What is particularly unfortunate in this whole scenario is that there is not really a strong viable platform alternative to Google AdWords. If there was, then Google would not be able to exert the control that it does on advertisers and their pocket books. If there was ever a case to prevent Google AdWords ads from showing on the Yahoo Search network, this is it!

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Google Quality Score = Yield Maximization or More $$ for Google

I watch a number of forums and I wanted to post an extremely insightful quote from Chris Zaharias of Omniture, Inc. posted on the Webmaster Forum (used with approval of Chris Zaharias). The comment is indicative of the grab for cash that Google is doing when it comes the quality score updates and the lack of transparency into the workings of AdWords keeping advertisers at an increasing disadvantage in regards to paying a “real” market value for clicks.

On Google’s earnings call this afternoon a Wall Street analyst asked what effects the company saw from the AdWords changes implemented early September (1st Page Bid, no more Inactive KWs, real-time Q.S. calculation), and Jonathan Rosenberg replied that Google makes 10-50 (yes, *50*) ‘quality improvements’ *each quarter*. Two things worth noting:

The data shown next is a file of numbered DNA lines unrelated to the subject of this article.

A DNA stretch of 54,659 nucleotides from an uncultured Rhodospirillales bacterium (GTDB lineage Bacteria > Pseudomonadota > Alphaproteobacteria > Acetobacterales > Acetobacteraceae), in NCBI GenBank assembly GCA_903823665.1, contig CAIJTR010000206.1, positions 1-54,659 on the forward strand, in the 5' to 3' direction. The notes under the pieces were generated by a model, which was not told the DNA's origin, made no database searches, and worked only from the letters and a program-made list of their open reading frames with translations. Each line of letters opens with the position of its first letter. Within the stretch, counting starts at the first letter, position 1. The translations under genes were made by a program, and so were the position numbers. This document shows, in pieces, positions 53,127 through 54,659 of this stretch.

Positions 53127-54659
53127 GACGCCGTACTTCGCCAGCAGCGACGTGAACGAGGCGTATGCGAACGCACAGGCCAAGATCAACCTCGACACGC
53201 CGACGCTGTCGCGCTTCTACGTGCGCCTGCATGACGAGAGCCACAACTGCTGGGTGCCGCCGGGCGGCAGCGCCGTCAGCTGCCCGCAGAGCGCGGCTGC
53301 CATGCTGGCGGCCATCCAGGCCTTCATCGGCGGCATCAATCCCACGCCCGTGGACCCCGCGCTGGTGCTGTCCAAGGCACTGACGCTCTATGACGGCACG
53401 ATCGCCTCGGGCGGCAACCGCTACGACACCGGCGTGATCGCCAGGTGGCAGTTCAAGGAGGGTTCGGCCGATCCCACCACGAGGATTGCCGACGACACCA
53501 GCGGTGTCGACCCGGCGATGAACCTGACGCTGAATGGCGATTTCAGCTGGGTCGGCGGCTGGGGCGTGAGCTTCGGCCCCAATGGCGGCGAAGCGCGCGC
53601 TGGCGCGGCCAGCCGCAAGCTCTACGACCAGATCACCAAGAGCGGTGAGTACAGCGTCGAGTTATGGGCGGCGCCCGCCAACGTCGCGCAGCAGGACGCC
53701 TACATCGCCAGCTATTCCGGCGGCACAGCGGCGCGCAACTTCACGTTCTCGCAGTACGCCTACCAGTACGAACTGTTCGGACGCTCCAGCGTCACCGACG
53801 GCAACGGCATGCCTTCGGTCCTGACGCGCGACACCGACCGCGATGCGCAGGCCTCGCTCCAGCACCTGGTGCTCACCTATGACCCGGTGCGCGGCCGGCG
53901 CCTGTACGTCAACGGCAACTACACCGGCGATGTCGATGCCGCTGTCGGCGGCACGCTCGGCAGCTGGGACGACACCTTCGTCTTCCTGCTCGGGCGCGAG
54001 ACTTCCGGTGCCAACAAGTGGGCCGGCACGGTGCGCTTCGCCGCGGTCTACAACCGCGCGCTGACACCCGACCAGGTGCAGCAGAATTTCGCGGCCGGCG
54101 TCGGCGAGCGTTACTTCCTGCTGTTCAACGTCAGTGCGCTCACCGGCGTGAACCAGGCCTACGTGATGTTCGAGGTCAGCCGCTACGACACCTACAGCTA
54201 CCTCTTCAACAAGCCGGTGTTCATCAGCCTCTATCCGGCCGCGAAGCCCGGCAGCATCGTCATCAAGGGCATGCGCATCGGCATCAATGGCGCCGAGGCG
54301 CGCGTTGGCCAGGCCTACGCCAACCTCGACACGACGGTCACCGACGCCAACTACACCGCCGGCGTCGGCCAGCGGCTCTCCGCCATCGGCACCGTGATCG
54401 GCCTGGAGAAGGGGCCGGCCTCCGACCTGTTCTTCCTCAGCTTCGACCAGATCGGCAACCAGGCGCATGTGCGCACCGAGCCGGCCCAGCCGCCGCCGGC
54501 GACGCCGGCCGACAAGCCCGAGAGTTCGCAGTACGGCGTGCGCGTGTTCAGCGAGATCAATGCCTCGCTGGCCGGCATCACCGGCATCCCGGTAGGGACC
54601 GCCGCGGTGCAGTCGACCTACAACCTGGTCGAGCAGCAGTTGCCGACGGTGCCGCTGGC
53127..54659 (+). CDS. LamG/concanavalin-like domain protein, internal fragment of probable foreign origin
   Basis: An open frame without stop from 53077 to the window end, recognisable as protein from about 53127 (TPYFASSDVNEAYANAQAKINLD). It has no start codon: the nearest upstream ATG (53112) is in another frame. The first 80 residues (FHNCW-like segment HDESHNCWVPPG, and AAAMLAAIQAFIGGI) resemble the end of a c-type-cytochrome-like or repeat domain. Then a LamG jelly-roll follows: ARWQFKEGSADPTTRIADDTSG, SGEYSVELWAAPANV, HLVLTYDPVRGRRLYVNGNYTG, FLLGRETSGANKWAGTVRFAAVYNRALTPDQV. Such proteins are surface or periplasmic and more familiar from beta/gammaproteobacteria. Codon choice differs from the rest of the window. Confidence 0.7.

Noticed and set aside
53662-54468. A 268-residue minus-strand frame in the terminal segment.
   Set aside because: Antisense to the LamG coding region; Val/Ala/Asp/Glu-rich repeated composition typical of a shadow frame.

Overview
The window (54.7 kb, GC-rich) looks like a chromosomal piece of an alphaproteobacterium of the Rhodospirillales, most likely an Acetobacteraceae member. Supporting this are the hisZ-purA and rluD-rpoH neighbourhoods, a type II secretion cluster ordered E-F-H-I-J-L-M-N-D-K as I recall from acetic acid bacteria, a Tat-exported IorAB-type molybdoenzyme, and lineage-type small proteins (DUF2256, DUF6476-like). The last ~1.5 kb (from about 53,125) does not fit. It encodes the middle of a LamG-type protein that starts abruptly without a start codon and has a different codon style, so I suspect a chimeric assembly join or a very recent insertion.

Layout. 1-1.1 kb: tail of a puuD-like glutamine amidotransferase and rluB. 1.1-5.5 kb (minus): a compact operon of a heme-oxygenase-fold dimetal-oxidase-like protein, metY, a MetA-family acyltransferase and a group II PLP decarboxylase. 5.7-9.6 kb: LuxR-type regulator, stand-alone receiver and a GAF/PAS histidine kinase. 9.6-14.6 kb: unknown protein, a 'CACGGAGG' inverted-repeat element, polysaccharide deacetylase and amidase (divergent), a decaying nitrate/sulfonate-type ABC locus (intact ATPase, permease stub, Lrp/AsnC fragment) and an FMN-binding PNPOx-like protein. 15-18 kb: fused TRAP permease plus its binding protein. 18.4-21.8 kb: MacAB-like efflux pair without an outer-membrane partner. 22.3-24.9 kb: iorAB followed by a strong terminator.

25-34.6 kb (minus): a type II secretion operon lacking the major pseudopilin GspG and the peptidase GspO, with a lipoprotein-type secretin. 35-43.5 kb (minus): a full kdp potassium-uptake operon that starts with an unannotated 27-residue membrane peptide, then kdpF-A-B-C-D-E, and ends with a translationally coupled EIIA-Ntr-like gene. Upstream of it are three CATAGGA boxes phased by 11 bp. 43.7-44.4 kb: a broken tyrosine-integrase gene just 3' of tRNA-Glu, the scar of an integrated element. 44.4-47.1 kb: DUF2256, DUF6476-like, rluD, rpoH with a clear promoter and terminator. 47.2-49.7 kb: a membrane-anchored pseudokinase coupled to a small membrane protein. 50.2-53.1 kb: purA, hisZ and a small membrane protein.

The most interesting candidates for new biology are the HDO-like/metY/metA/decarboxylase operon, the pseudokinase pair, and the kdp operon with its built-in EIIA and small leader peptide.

1) If they have been and continue to make 10-50 changes to AdWords every quarter – and that *was* the clear implication from Rosenberg’s statement – then no wonder Google never fully explains Quality Score. They *can’t*, because it’s a yield optimization set of calculations that change frequently, do not necessarily hold true to what Google tells the advertiser community, and aren’t, in fact, all about ad quality;

2) I’ve listened to virtually every Google earnings call, and each time an analyst has asked a question about monetization improvements, Google execs have responded by talking about Quality Score and ‘quality improvements’. That QS and monetization are synonymous inside Google, coupled with 10-50 ‘quality improvements’ per quarter, together means that Quality Score is not the Newtonian, relatively stable system Google tells advertisers and agencies it is, but much more like a quantum particle whose traits can only be understood in terms of probability.